This is particularly true of attitudes to wildfire. In January 2016 wildfire burned through thousands of acres of the Central Highlands. A visitor to the area reported on local media that “We need for people to understand that this is not a natural event”. A local ecology professor was also upset by the loss of local flora: “They’re killed by fire and they don’t come back … It’s a species that would have been around in the Cretaceous period. It’s regarded as one of the main reasons for listing Tasmania as a world heritage area.” Another professor said: “This is bigger than us. This is what climate change looks like, this is what scientists have been telling people, this is system collapse.”

A nearby weather station, Liawenee, has been operating continuously in this area since the 1920s and its records show no evidence whatever of any significant change in either temperature or rainfall in recent times. These statements were hysterical nonsense. Are we really expected to believe that, in the 65 million years since the Cretaceous, after numerous ice-ages, cosmic impacts and major bushfires, conditions were suddenly so bad in 2016 that these species were “gone for good”? Are we to believe that the alpine herbfeld of the Central Highlands had never burned before?

Wildfire is a natural phenomenon in the Tasmanian landscape and this was so for millions of years before the arrival of humans. How is it that these people, who appear to understand so little about the natural world, now presume to own it?

When left to itself, eucalyptus forest burns every 40 to 200 years. The longer the interval between fires, the more intense is the fire when it finally occurs. Indeed one species, the Mountain Ash (E. regnans), the world’s largest flowering plant, requires these less frequent, more intense burns to propagate itself. It is commonly assumed that Tasmania was mostly wilderness prior to European arrival but that is not the case. The indigenous people continually burnt their country in order to maintain grazing lands for game. Early navigators such as du Fresne reported numerous such fires in what are now regarded as wilderness areas (Gammage: The Biggest Estate on Earth).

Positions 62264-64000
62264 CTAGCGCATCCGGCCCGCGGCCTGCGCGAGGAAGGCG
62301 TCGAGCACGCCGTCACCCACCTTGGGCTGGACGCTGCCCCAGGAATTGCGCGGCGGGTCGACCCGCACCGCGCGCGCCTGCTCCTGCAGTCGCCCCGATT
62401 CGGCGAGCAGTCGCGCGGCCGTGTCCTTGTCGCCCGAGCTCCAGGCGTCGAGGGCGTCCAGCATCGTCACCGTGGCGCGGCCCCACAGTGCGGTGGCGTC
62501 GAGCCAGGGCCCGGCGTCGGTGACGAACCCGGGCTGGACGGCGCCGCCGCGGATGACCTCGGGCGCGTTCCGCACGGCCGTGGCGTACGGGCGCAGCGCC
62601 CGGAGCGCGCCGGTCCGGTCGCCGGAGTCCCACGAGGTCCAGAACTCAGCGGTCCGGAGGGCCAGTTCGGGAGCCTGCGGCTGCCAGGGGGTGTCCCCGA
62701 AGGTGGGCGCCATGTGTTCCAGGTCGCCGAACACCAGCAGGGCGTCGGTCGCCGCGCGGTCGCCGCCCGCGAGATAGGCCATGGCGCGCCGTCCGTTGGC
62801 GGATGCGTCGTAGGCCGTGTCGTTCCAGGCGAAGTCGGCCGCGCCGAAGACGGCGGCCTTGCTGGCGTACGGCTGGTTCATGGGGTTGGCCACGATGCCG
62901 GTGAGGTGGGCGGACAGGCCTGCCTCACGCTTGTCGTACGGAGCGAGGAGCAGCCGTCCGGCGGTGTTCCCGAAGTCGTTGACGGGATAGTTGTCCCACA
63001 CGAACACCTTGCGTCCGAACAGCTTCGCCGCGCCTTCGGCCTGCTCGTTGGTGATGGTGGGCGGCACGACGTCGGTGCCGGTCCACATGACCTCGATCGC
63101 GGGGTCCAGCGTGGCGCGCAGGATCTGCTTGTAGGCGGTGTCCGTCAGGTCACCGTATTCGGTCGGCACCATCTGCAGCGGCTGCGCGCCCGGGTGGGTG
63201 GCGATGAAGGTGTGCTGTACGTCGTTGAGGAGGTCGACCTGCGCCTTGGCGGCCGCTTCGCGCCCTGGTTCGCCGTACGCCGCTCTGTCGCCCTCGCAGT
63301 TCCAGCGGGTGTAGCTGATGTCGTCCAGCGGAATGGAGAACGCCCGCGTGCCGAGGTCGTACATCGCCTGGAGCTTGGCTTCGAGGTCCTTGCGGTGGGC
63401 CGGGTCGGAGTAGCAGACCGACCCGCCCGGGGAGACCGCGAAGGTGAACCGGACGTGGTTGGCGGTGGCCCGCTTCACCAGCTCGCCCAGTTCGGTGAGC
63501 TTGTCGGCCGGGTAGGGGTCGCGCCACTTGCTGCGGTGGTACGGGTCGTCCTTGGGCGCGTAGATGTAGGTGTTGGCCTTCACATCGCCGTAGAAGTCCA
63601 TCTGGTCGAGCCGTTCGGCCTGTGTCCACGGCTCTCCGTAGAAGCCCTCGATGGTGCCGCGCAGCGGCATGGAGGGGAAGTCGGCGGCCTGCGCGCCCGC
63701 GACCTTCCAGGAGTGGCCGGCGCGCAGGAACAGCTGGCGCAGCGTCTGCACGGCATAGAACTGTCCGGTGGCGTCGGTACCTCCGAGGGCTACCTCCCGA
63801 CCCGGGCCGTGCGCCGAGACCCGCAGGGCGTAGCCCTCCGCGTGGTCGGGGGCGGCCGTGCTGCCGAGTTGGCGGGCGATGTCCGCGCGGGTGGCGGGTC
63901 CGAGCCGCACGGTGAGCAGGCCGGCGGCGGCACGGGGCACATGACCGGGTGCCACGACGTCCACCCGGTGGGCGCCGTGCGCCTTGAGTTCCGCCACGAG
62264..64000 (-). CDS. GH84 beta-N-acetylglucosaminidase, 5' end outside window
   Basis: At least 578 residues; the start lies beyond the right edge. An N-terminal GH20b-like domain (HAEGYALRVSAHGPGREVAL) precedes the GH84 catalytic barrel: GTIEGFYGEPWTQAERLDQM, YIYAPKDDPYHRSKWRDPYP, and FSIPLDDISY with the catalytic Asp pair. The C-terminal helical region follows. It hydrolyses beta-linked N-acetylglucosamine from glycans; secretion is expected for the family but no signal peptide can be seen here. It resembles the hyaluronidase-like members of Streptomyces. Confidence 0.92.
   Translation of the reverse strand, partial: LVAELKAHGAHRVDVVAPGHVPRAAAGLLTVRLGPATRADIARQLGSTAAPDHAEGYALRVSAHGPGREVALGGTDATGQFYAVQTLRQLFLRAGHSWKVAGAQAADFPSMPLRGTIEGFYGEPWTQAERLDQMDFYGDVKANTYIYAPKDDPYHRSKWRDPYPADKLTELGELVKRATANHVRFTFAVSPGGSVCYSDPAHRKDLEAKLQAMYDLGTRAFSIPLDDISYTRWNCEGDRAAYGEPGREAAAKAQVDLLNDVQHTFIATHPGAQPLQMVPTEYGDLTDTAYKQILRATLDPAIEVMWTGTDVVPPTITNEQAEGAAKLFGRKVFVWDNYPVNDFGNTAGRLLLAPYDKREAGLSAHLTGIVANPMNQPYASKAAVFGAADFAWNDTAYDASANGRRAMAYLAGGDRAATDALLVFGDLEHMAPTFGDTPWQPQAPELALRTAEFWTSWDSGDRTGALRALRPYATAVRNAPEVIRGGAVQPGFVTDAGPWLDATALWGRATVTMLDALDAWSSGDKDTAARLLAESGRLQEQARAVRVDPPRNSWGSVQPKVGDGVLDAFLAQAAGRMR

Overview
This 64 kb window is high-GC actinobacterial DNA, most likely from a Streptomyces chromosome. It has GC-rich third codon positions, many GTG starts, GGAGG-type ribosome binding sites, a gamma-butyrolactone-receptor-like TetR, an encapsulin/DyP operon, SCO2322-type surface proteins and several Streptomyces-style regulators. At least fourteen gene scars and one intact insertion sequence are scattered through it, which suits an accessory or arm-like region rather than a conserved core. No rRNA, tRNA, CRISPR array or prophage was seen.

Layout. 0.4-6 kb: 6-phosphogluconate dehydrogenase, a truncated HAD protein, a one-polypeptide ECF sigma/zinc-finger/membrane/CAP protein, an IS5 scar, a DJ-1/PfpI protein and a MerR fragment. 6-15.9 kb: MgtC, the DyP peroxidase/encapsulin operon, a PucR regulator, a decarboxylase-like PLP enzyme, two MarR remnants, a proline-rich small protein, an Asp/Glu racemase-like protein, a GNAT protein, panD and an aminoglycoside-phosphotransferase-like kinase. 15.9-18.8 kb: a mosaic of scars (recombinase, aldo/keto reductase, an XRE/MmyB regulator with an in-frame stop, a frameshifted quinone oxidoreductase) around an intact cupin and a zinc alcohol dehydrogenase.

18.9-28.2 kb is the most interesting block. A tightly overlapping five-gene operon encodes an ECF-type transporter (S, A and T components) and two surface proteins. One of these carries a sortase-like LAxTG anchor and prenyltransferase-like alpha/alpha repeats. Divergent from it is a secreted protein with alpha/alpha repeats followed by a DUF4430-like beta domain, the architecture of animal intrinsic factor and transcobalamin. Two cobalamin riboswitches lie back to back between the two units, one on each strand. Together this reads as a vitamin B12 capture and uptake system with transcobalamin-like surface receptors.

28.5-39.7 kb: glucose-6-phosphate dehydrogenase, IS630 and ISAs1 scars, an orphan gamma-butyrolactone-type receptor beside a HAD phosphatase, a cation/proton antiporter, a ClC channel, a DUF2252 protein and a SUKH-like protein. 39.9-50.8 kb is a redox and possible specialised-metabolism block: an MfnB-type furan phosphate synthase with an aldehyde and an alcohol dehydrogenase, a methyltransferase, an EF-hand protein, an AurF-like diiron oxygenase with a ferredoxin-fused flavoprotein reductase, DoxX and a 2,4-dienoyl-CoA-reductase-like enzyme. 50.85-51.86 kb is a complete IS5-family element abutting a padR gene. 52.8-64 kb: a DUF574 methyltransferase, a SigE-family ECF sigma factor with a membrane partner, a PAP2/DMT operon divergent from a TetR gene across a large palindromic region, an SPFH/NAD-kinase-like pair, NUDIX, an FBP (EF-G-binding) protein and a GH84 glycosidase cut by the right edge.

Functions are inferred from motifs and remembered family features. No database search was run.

Bacon’s Idols have consequences. In our misguided worship of Wilderness, we Tasmanians are creating the conditions for a major disaster. A bush fire in 1967 killed over 60 people and burned 600 homes in Hobart. The time is now right for such a disaster to recur and it is likely to be worse than in 1967. Environmental concerns have lead to inadequate fire hazard reduction measures made worse by the spread of suburbia into the bush. Hobart now has over 70 km of city-bush interface.

Those leafy suburbs will become a disaster area once again, thanks to the power of Bacon’s Idols over the minds of policy makers. Their expert advisors, the university ecologists quoted above, will have much to answer for when this holocaust finally does occur.

They will, no doubt, blame climate change.

John Reid is a retired physicist living in Tasmania. More information on Bacon’s Idols, non-physical climate models, red noise and spurious regression can be found in his forthcoming book “The Fluid Catastrophe” (Cambridge Scholars Publishing Limited).